In the age of auto-tune princesses like Lady GaGa and Ke$ha, Sara Bareilles is proof that real musicians still exist.
I started listening to her when I was a senior in college, during the Careful Confessions era, well before the ironically-named “Love Song” was even released. My roommate had gone to a Marc Broussard (who later opened up for her on the Little Voice tour) concert where she was the opening act. He brought her CD back to the apartment and I was hooked. Fortunately, songs from that album like “City,” “Gravity,” and “Fairytale” eventually made onto what is now referred to as her debut, Little Voice. By the way Sara, we’re still waiting on “Red” to get that same treatment.
I’ve been a fan ever since and have been to two of her shows, one of which was on the Hotel Cafe tour with Ingrid Michaelson and Joshua Radin. As per usual when it comes to musicians or bands like her, I bought her latest album Kaleidoscope Heart before listening to hardly any more than the first single, “King of Anything,” a song I immediately loved. And as per usual, my blind faith was rewarded.
For those expecting an album chock full of upbeat, stick-it-to-the-man anthems like “Love Song,” you may be slightly disappointed. While songs like “Uncharted” and “King of Anything” make you want to dance like no one is watching, a large portion of the album is somewhat mellow and soulful.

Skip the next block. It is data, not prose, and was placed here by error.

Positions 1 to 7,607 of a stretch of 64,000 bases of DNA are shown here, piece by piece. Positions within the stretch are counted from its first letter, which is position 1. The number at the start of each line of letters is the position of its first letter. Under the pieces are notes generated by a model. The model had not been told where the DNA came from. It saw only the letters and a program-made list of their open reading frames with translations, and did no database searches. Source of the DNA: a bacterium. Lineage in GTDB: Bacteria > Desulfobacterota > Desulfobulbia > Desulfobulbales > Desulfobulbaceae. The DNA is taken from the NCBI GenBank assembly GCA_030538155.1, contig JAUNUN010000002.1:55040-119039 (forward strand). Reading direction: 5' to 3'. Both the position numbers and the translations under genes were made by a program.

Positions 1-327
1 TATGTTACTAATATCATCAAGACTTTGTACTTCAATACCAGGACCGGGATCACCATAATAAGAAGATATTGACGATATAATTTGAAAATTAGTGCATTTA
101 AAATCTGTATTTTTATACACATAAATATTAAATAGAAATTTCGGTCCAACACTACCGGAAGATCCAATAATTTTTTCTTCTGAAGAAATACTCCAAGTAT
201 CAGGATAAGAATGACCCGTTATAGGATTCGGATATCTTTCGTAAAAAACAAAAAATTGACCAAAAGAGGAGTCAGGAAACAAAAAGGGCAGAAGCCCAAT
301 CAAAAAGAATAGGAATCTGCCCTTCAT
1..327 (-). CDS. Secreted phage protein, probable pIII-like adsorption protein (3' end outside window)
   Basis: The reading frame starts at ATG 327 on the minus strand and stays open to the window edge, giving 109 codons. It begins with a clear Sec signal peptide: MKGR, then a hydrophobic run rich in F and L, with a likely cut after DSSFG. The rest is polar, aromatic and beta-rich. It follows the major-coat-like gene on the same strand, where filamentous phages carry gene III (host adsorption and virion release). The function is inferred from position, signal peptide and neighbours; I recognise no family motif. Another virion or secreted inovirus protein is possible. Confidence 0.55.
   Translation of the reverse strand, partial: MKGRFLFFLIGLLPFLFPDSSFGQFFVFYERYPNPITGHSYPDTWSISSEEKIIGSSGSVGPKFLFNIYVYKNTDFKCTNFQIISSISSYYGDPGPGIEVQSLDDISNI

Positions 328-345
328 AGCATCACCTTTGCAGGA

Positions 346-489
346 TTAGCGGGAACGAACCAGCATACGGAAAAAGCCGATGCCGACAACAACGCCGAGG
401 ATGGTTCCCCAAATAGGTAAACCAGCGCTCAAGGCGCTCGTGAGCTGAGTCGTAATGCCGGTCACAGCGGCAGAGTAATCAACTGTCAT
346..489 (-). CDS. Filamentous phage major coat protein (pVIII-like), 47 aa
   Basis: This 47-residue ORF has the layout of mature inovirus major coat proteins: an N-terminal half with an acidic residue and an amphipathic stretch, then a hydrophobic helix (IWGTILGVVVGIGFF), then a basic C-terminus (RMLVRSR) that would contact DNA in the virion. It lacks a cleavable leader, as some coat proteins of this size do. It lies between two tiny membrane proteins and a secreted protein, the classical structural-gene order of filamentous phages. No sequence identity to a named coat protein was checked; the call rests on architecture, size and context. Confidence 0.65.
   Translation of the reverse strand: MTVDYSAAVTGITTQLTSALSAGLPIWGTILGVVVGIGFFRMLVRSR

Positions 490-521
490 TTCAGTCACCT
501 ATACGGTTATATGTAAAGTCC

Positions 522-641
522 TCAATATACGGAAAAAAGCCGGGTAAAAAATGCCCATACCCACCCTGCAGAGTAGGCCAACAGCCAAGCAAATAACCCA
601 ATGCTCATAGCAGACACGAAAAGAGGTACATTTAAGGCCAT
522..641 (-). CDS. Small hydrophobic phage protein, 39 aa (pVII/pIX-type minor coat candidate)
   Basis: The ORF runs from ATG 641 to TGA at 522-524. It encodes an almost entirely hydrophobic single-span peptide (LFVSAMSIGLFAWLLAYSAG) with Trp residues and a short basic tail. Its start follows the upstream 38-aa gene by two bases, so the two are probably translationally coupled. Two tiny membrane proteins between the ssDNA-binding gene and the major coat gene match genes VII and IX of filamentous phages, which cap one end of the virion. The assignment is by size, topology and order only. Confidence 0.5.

The album opens with the virtually acapella title track, “Kaleidoscope Heart,” which is basically a short intro to the album itself. The harmonies are rich and beautiful, but who would expect anything less? The title track is followed by “Uncharted,” an upbeat song that makes a lyrical reference to the album’s title. I expect this one to be a single at some point, following the success of “King of Anything.”
The slower ones like “Hold my Heart,” “The Light,” “Basket Case,” and “Breathe Again” have a raw and powerfully emotional force. “Not Alone” is bluesy, soulful track reminds me of her Careful Confessions days. But it is songs like “Gonna Get Over You,” “Machine Gun,” and “Say You’re Sorry” that reinforce my theory that Sara Bareilles is this generation’s female Billy Joel.
Diversity of style and quality of songwriting are the two major strengths that Bareilles has demonstrated throughout her career. Kaleidoscope Heart is certainly no exception. On a scale of 1 to 10, I give it a solid 9.Powered by Sidelines